Secular bear and bull market since 1900 show that secular bear cycles were followed by secular bull cycles. Secular cycles may be defined as an extended period of time, which demonstrates the same trend.
Secular cycles are referred to as extended periods, manifesting the same trend. Secular cycles are not uncommon in the stock market. The main driving factors, which govern the secular cycles in a stock market are trends manifested in the rate of inflation and P/E (Price/ earning) ratios.
Secular bear and bull market since 1900 comprised:
Three secular bear markets
Three secular bull markets
The statistical data furnished below reveals the performance secular bear markets as well as secular bull markets in specific years.
Secular bear cycles:
The following periods were regarded as secular bear cycles: 1906 to 1921
The average yearly return was 1.58% as per Dow Jones.
1929 to 1949
The average yearly return was 1.69%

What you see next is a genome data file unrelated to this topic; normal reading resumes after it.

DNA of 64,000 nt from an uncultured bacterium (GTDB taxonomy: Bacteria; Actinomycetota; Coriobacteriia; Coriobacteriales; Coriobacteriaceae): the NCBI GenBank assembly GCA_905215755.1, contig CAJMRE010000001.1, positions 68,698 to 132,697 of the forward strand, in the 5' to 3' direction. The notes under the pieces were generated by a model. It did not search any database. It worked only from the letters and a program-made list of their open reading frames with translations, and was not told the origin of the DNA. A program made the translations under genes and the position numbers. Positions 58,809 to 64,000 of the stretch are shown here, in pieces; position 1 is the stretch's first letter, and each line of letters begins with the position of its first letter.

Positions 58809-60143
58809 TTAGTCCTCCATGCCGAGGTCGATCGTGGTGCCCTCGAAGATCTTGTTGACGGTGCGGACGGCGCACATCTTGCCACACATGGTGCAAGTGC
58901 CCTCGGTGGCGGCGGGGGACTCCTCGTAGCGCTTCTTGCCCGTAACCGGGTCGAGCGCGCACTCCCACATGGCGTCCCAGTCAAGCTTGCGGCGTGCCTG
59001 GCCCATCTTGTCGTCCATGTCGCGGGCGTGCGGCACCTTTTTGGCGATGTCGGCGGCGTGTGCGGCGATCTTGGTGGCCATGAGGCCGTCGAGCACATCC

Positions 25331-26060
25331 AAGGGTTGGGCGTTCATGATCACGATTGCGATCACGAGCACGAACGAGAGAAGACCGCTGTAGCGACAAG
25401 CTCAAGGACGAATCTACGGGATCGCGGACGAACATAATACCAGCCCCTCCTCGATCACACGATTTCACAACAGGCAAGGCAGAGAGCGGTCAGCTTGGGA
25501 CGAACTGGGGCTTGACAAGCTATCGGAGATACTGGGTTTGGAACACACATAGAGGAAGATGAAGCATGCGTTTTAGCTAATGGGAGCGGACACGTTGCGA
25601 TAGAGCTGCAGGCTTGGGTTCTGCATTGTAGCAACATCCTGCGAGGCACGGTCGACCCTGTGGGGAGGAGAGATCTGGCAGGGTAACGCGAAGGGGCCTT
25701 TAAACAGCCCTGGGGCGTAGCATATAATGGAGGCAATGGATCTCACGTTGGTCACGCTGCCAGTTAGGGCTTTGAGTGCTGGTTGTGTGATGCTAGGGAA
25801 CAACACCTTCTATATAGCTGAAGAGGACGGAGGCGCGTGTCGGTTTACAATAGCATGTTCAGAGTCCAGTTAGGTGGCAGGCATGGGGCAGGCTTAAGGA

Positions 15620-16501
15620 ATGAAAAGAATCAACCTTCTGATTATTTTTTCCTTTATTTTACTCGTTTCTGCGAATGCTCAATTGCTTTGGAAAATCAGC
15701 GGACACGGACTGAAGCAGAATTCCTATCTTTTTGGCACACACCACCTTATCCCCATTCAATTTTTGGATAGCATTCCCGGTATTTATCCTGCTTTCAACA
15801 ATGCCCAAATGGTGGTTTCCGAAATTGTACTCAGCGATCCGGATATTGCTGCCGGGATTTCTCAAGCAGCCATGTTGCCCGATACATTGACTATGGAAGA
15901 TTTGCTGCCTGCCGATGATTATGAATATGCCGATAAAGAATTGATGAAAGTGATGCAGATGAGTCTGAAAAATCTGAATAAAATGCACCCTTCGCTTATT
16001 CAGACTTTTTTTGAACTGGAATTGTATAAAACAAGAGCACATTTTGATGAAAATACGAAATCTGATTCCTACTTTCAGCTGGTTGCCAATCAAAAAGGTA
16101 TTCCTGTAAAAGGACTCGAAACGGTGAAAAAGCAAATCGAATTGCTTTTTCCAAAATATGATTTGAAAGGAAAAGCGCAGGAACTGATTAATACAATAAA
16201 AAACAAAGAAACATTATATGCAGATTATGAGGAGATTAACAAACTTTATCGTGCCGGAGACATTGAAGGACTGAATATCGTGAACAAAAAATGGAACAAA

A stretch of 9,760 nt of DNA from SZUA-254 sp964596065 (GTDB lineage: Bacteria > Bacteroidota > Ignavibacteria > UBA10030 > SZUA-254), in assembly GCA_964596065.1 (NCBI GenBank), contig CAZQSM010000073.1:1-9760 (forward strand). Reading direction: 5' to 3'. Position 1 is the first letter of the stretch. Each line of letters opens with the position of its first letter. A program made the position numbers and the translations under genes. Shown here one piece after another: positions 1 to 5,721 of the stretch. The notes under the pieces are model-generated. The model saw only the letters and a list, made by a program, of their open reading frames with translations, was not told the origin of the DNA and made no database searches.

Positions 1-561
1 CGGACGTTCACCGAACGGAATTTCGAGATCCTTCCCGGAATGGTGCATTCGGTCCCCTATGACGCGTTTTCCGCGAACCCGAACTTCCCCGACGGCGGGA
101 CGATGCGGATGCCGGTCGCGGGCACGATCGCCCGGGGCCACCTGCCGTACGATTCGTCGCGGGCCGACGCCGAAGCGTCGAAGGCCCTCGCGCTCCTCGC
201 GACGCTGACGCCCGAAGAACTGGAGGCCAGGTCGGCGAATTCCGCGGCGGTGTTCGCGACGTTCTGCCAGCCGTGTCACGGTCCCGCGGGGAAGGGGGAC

1966 to 1982
Average annual return recorded was 1.59%.
Secular bull cycles:
From year 1922 to 1928
As per Dow Jones, the average return was 17.20%
During the period 1950 to 1965
The yearly returns was 10.60%
From the year 1983 to 1999,
The annual return recorded was 15.30%.
Form the above statistical data, it may be inferred that the average yearly return is higher during the phase of a Secular bull market as compared to the phase showing secular bear market. This also indicates that earlier, the strategy of Buy and Hold may have gone down well during the 1980s but the same may not have been true during the Secular Bear Markets of 1966-1982, 1906 to 1921 and 1929 to 1949.
Experts are of the opinion that even if there exists smaller secular bull markets, an investor still has ample opportunities to get good returns provided the investment is judiciously made.